MEMPHIS, Tenn. -- David Toms is so confident right now that
nothing can shake him up.
After hitting a tree with his first tee shot and bogeying the
first hole, Toms responded with birdies on the next four as he shot
a 7-under 64 Sunday to win the St. Jude Classic.
Toms finished three strokes ahead of Nick Price for his second
victory in eight weeks.
''I knew if I played my game, I was going to be there in the
end,'' Toms said. ''I felt good about my game even after I bogeyed
the first hole. That's what I'm doing a lot better now than I did
early in my career. I wouldn't say I'm the guy to beat, but I
definitely like my chances.''
Toms, who won the Wachovia Championship in May, picked up his
ninth PGA Tour victory in a town where his swing teacher lives and
he visits for duck hunting. The $810,000 winner's check moved him
to 10th on the all-time money list with more than $16 million in
''This place is pretty dear to me. It means a lot. It's more
than just a regular tournament. It really does mean a great deal,''
Toms couldn't have looked much more comfortable in a final round
that had five players tied atop the leaderboard early.
He started a stroke behind Sweden's Richard Johnson, a tour
rookie, but Johnson couldn't keep pace as everyone attacked the TPC
at Southwind course by going low in nearly perfect conditions.
Toms separated himself from the pack with an eagle, eight
birdies and three bogeys for a 264 total.
Price tied his career-low round with a 62 to finish second at
267. Bob Estes, who won here in 2001, shot a 65 and was tied with
Fredrik Jacobson (67) and Johnson (69) at 268. Lee Janzen, who was
tied atop the leaderboard with five holes left, finished with a 68
and tied for sixth with Bob Crane (67) at 269.
Price bogeyed No. 18 when he put his second shot into the water
short of the green shooting at the pin, hoping for birdie in case
of a playoff. But he was happy with his finish.
''I can't play much better than the way I played this weekend,''
Price said. ''If I don't shoot 73 on Thursday, I'd probably have a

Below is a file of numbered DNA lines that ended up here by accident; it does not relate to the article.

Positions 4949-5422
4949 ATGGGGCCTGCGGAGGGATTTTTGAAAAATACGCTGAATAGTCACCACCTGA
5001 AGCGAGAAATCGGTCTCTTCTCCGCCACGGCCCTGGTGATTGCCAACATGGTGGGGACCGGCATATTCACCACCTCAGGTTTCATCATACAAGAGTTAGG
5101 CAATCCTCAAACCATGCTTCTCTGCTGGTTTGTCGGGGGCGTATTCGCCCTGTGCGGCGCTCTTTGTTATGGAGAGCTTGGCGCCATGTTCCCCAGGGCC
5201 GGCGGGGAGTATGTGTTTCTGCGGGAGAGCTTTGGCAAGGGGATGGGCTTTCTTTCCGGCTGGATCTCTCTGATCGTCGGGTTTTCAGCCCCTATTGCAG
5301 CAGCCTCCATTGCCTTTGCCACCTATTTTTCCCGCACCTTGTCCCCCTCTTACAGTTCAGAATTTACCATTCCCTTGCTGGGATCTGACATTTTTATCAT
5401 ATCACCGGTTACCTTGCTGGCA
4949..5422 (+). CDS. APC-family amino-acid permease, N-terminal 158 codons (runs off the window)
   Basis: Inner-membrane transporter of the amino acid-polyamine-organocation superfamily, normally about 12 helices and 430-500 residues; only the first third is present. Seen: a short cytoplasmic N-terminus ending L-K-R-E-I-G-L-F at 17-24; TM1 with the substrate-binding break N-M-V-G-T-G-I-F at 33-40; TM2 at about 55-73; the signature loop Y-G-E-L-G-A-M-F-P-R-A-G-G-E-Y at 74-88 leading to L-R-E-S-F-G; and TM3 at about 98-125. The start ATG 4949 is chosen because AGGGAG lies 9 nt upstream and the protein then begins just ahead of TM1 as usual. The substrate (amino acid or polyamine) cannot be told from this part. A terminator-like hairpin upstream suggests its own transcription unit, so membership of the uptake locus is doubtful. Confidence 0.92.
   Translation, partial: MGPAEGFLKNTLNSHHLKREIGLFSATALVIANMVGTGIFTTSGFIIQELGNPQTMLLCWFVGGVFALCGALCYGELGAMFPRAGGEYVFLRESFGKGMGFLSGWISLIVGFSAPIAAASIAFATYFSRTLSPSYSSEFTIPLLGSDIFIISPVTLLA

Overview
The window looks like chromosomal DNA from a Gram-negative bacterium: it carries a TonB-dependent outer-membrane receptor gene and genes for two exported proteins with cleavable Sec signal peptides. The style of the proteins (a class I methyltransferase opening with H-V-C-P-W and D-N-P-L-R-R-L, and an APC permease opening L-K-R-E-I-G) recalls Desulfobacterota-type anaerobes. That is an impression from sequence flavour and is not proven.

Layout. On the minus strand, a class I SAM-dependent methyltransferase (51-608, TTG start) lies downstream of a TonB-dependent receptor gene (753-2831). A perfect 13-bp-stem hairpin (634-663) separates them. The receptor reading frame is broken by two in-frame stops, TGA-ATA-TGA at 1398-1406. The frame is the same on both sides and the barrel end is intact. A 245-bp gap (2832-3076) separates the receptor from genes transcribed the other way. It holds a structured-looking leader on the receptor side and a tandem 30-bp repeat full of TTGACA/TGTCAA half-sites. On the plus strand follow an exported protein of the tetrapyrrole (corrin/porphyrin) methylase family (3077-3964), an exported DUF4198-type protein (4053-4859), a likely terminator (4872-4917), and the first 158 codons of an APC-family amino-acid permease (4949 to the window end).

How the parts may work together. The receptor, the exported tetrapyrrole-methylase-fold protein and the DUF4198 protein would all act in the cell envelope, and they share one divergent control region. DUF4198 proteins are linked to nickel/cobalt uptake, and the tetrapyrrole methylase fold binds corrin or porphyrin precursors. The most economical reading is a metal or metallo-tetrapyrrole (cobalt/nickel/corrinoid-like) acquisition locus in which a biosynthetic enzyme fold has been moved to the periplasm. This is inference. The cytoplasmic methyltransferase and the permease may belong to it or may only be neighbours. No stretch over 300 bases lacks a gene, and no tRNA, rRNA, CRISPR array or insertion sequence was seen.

realistic chance at winning.''
Toms stumbled with a bogey on the par-4 first when he hit a tree
with his tee shot and the ball bounced into the left rough. But he
had his putter going as he birdied his next four for a share of the
lead at 16 under.
He birdied the par-3 8th with a 15-footer to take the lead to
himself at 17 under. But Janzen and Price, a two-time winner here,
wouldn't go away.
Janzen birdied Nos. 10 and 11 to drop to 18 under along with
Toms atop the leaderboard, while Price, who teed off 80 minutes
earlier, birdied three of his final holes to go to 18 under. Toms
birdied No. 12, then bogeyed the par-4, 430-yard No. 13 when he
pushed a par putt just right after catching a glimpse at the
The toughest hole on the course helped Toms take control.
Janzen, who has not won since the 1998 U.S. Open, three-putted
for bogey after putting his tee shot on the left edge of the wide
green and dropped to 17 under. Toms put his tee shot in almost the
same area and then rolled in a 50-footer across a ridge in the
green for birdie and a two-stroke lead at 19 under. It was only the
fifth birdie on that hole Sunday.
''It was one of those putts I'll remember for a long time
because obviously winning the golf tournament, that was a big part
of it. It's a putt I could've three-putted very easily. To make it,
that helped tremendously,'' Toms said.
Toms sealed the victory with his only eagle on the par-5,
528-yard 16th. He hit a 5-iron looking for the front of the green
but rolled it to 12 feet from the hole on his second shot. He made
the putt for eagle and a four-stroke cushion over Price, who then
left the course.
Toms became the 11th player in 25 events to come from
behind and win on the final day. ... Willie Wood had a hole in one
on the par-3 fourth as he used a 5-iron from 186 yards. He shot a
69 and finished at 276. ... The PGA Tour had 18 first-time winners
account for 20 victories in 2002. ... In 46 events in Memphis, only
five have been won by first-time PGA Tour winners: Bob Lunn (1968),
Larry Mize (1983), Mike Hulbert (1986), Jodie Mudd (1988) and
Dickey Pride (1994).